Called to witness

The Anabaptist world has changed immensely since the first assembly the Mennonite World Conference (MWC) organized in 1925. Our world family has witnessed a numerical transformation in ethnic, geographic and linguistic terms.  

Our current cultural diversity is fantastic. Whereas in MWC’s early years, the dominant language was German and world assemblies were held in Europe and North America, today we try to produce all our materials in MWC’s three official languages: Spanish, English and French. We have many documents in other languages, and our assemblies rotate across five continents. 

Such global growth has occurred in contexts other than those of the Anabaptist faith. The encounter with the world’s religions has been inevitable and wonderful at the same time. Our fundamental belief in Jesus Christ as Lord and God as a normative paradigm for the human being and the way to the Father has led us to ask ourselves how to interact with the religions surrounding us. 

Unfortunately, the Christian church has not always left a very encouraging record of its encounter with the world’s religions. Stories of violence, oppression, colonialism and religious abuse are well known. As Anabaptists, do we have anything to offer regarding meeting other faiths? 

In this Courier, we share some learnings from our global community in its interaction with world religions. The stories related here speak to us of the need to present Jesus Christ from our perspective as witnesses of who he is and has done in our lives. Such testimony has the following characteristics, among others: 

1. It is offered in community and interdependency 

A testimony that provides tangible examples of forgiveness, reconciliation, love and cooperation has an enormous impact on our encounters with other faiths. While cultural, gender, political and economic differences divide, faith in Christ makes new humanity possible.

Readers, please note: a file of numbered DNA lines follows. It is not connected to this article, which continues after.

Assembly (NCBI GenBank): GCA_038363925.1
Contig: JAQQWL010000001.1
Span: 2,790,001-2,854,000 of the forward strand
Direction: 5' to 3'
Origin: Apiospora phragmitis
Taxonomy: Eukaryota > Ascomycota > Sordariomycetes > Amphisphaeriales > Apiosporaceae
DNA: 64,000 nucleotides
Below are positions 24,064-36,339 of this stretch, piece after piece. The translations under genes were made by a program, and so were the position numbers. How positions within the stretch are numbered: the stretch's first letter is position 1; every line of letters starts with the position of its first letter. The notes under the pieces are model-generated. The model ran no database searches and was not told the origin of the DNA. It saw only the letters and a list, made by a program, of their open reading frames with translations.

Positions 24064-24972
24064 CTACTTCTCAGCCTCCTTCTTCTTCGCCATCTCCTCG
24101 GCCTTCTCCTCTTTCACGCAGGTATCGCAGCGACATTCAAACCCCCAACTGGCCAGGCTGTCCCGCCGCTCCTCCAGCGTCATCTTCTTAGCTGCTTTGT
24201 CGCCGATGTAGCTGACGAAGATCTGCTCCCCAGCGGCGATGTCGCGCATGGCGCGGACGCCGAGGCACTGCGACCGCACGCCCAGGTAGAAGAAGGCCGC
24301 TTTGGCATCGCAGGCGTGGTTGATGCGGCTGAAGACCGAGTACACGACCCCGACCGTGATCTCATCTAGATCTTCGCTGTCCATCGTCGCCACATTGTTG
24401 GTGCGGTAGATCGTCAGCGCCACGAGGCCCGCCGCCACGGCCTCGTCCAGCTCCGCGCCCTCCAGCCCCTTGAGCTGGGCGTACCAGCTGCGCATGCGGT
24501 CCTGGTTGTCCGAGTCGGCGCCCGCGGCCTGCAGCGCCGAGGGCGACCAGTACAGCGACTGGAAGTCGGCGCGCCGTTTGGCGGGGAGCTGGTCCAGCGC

2. It is offered taking into account the human being as a whole 

Our encounter with Christ completely transforms us. That is why our testimonies include community development, conflict resolution, church planting, restorative justice, education, counselling and health ministries, among other things. In the person of Jesus, God is interested in the human being in his integrality, and we bear witness to that reality. 

3. It is offered from an inclusive position 

A testimony that privileges one race or social sphere over another is not consistent with the person of Jesus. Our witness to the love of Christ leads us to value all cultures, avoiding patterns of social domination. Every human being is invited to join us at the communion table and enjoy a relationship with God. 

4. It is offered from a vulnerable position 

Our testimony is not presented from an arrogant or superior position. We know from our own experience how God cares in a particular way for those most in need and sometimes excluded by society. In our witness, we unite with God in that walk. 

As witnesses, our role is not to convince the other. In our encounter with the world’s religions, we are called to unite ourselves to what God is already doing in those contexts and, with humility, share what God has done for us in the person of Jesus.  

However, our encounter with world religions has not always been consistent with our faith. We recognize that many times we have made mistakes that hurt others and negatively affected our testimony. 

We pray that this issue of Courier may encourage and challenge us to be faithful witnesses. May the Spirit of God guide us to continue discovering in practice the implications of following Jesus in the multi-religious context in which we find ourselves! 

—César García, MWC general secretary, originally from Colombia, lives in Kitchener, Ontario, Canada.  

This article first appeared in Courier/Correo/Courrier April 2021.